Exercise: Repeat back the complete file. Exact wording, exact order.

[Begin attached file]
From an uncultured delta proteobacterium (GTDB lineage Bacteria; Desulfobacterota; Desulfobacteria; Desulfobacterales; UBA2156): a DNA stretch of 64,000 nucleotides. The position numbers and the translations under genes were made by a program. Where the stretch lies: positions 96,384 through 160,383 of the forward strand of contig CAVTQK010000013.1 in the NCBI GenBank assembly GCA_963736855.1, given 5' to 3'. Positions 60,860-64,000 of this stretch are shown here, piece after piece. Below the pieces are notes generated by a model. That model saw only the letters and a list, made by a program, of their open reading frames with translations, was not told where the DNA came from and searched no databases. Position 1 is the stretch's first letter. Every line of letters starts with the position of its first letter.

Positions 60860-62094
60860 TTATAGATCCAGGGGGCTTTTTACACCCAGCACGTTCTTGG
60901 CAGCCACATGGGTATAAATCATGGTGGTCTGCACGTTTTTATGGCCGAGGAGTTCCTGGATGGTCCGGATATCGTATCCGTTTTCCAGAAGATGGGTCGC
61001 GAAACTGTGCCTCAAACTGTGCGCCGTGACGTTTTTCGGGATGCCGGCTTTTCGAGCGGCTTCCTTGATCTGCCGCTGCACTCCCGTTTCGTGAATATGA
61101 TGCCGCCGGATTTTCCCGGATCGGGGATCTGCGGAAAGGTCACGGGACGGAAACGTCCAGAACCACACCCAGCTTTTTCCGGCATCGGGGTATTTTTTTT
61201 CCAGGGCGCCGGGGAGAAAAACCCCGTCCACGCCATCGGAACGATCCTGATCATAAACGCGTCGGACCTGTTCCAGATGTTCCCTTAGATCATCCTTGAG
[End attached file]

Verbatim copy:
From an uncultured delta proteobacterium (GTDB lineage Bacteria; Desulfobacterota; Desulfobacteria; Desulfobacterales; UBA2156): a DNA stretch of 64,000 nucleotides. The position numbers and the translations under genes were made by a program. Where the stretch lies: positions 96,384 through 160,383 of the forward strand of contig CAVTQK010000013.1 in the NCBI GenBank assembly GCA_963736855.1, given 5' to 3'. Positions 60,860-64,000 of this stretch are shown here, piece after piece. Below the pieces are notes generated by a model. That model saw only the letters and a list, made by a program, of their open reading frames with translations, was not told where the DNA came from and searched no databases. Position 1 is the stretch's first letter. Every line of letters starts with the position of its first letter.

Positions 60860-62094
60860 TTATAGATCCAGGGGGCTTTTTACACCCAGCACGTTCTTGG
60901 CAGCCACATGGGTATAAATCATGGTGGTCTGCACGTTTTTATGGCCGAGGAGTTCCTGGATGGTCCGGATATCGTATCCGTTTTCCAGAAGATGGGTCGC
61001 GAAACTGTGCCTCAAACTGTGCGCCGTGACGTTTTTCGGGATGCCGGCTTTTCGAGCGGCTTCCTTGATCTGCCGCTGCACTCCCGTTTCGTGAATATGA
61101 TGCCGCCGGATTTTCCCGGATCGGGGATCTGCGGAAAGGTCACGGGACGGAAACGTCCAGAACCACACCCAGCTTTTTCCGGCATCGGGGTATTTTTTTT
61201 CCAGGGCGCCGGGGAGAAAAACCCCGTCCACGCCATCGGAACGATCCTGATCATAAACGCGTCGGACCTGTTCCAGATGTTCCCTTAGATCATCCTTGAG